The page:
On almost a daily basis, Nigerians are always awash with news of dishonesty, betrayal, fraud, irresponsibility, cruelty, and the breach of public trust, among others.
But last week, something from the extraordinary happened. The story of how one Nigerian Air Force (NAF) personnel, aircraftman (ACM) Bashir Umar, found and returned a parcel that contained 37,000 Euros to its owner, went viral and became a sensation.
ACM Bashir has earlier found the approximately N15 million on July 7, while on a routine patrol at the Hajj Camp Market of the Mallam Aminu Kano International Airport, Kano. Despite the money being worth his 20-year salary, the 24-year-old ACM decided to call the phone number on the parcel and hand over the package to its rightful owner immediately.
For this exemplary act of integrity, the NAF rewarded such a rare gem in its rank. Not only did Bashir become the first personnel of his rank to be flown with a NAF jet since the establishment of the Air Force, he was also decorated by none other than the Chief of Air Staff, Air Marshall Sadique Abubakar, with double promotion, from the rank of ACM to Corporal, in front of other high-ranking officials and his family at the NAF headquarters in Abuja.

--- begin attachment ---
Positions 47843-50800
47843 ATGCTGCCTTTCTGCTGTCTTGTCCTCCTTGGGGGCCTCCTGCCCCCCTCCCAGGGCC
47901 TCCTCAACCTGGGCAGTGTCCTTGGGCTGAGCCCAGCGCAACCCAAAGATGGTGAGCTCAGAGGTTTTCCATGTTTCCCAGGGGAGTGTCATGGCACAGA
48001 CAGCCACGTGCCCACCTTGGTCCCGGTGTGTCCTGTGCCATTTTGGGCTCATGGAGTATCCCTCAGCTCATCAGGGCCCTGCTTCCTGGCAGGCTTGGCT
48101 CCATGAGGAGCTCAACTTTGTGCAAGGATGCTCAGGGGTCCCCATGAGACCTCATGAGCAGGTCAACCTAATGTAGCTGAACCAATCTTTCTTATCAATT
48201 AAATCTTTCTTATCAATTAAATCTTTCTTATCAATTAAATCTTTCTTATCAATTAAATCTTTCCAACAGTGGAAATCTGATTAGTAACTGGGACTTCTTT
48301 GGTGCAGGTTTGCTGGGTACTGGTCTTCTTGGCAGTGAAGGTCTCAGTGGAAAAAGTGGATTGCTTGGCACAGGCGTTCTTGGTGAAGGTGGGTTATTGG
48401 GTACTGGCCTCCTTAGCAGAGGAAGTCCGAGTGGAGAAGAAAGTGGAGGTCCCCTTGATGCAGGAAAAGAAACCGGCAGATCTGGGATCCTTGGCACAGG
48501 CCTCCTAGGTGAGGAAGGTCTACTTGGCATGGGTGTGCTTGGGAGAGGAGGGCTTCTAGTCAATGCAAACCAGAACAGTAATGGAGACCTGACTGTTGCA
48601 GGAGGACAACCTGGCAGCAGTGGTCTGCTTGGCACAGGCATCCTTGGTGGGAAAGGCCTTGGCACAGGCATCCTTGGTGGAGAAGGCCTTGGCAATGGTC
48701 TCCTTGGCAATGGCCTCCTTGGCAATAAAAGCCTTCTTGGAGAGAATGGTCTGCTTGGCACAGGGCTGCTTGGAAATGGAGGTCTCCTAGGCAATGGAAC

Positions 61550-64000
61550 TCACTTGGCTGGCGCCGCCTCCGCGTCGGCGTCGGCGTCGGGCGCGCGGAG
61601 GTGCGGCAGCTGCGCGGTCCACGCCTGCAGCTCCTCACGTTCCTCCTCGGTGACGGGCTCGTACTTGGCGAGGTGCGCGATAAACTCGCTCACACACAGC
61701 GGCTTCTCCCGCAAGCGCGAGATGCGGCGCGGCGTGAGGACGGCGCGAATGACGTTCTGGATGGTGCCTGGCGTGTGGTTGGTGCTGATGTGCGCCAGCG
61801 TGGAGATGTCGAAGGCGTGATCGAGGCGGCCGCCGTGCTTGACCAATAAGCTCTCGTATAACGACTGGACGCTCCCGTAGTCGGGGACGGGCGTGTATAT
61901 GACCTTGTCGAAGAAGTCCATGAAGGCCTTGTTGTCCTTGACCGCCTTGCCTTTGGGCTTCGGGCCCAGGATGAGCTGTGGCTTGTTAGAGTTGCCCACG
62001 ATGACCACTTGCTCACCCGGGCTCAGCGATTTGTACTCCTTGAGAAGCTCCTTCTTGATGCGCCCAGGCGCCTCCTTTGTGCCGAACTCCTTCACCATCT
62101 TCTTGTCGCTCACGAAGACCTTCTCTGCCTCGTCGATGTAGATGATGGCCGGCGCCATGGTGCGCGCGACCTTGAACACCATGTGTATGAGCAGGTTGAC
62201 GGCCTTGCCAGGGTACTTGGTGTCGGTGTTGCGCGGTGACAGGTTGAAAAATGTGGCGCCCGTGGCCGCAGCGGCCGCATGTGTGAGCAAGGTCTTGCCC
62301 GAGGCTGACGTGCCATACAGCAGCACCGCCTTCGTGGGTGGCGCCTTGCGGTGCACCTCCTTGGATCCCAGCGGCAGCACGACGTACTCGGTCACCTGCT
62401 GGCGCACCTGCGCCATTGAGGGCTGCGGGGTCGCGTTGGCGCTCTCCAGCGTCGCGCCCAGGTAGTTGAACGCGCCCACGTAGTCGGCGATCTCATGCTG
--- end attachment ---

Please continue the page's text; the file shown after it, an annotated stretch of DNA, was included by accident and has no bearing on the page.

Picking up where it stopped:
Although many commended him on the social media for his actions, others condemned him for what they see as “gullibility” on his part (to return such a huge amount of money) and made his selfless deed into humorous jokes. Crazy right? But actually, those that mocked him only confirmed the problematic mindset of many Nigerians, especially the youth.
In the Nigeria of today, wrong has become normal, while normal has come to be seen as wrong, or even a crime in some instances. Ours is a society where honest people are seen as gullible folks, whose DNA carries genes for poverty, while fraudulent individuals are regarded as “smart” and fortunate.
This narrative harboured by a significant number of the population needs to be changed for the larger good of the people. And one way we could achieve this, in my opinion, is by celebrating and rewarding good deeds while also rejecting and calling out dubious deeds.
The inspiring story of Bashir makes me never lose hope whenever I feel like giving up on Nigerians, who today as shortcut-oriented individuals, seem to engage in all dubious acts in the name of that misguided ideology of “the end justifies the means”.
There is a lot we could learn from Bashir’s deed. The moral lesson is that honesty pays! We need to be hardworking and honest to achieve something in life. You cannot be lazy and fraudulent and expect you’ll be successful. It doesn’t work that way.
I guess he never imagined meeting the chief of Air Staff, but because of his honesty and good character, here he is today being decorated by the NAF’s highest officer.
But again, in a country where immoral ways are seen as “smartness”, the inspirational story of ACM Bashir and his unmatched honesty serves as a solemn reminder that, there is – and will always be some good guys in the room, no matter the rot.
Labaran Yusuf, Jos, Plateau state